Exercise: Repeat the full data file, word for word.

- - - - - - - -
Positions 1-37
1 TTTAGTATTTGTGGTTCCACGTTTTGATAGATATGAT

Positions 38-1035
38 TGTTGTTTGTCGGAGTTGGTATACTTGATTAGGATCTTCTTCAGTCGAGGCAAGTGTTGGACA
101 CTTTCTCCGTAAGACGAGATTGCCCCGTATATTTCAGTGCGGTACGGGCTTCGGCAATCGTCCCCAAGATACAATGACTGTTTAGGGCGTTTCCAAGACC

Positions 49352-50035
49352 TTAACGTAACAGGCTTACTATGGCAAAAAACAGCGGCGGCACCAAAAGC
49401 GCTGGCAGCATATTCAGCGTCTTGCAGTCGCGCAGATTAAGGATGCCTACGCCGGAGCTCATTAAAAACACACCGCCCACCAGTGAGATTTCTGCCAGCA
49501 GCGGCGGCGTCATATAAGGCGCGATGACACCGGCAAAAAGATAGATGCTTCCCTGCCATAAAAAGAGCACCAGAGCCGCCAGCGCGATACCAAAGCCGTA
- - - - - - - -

Positions 1-37
1 TTTAGTATTTGTGGTTCCACGTTTTGATAGATATGAT

Positions 38-1035
38 TGTTGTTTGTCGGAGTTGGTATACTTGATTAGGATCTTCTTCAGTCGAGGCAAGTGTTGGACA
101 CTTTCTCCGTAAGACGAGATTGCCCCGTATATTTCAGTGCGGTACGGGCTTCGGCAATCGTCCCCAAGATACAATGACTGTTTAGGGCGTTTCCAAGACC

Positions 49352-50035
49352 TTAACGTAACAGGCTTACTATGGCAAAAAACAGCGGCGGCACCAAAAGC
49401 GCTGGCAGCATATTCAGCGTCTTGCAGTCGCGCAGATTAAGGATGCCTACGCCGGAGCTCATTAAAAACACACCGCCCACCAGTGAGATTTCTGCCAGCA
49501 GCGGCGGCGTCATATAAGGCGCGATGACACCGGCAAAAAGATAGATGCTTCCCTGCCATAAAAAGAGCACCAGAGCCGCCAGCGCGATACCAAAGCCGTA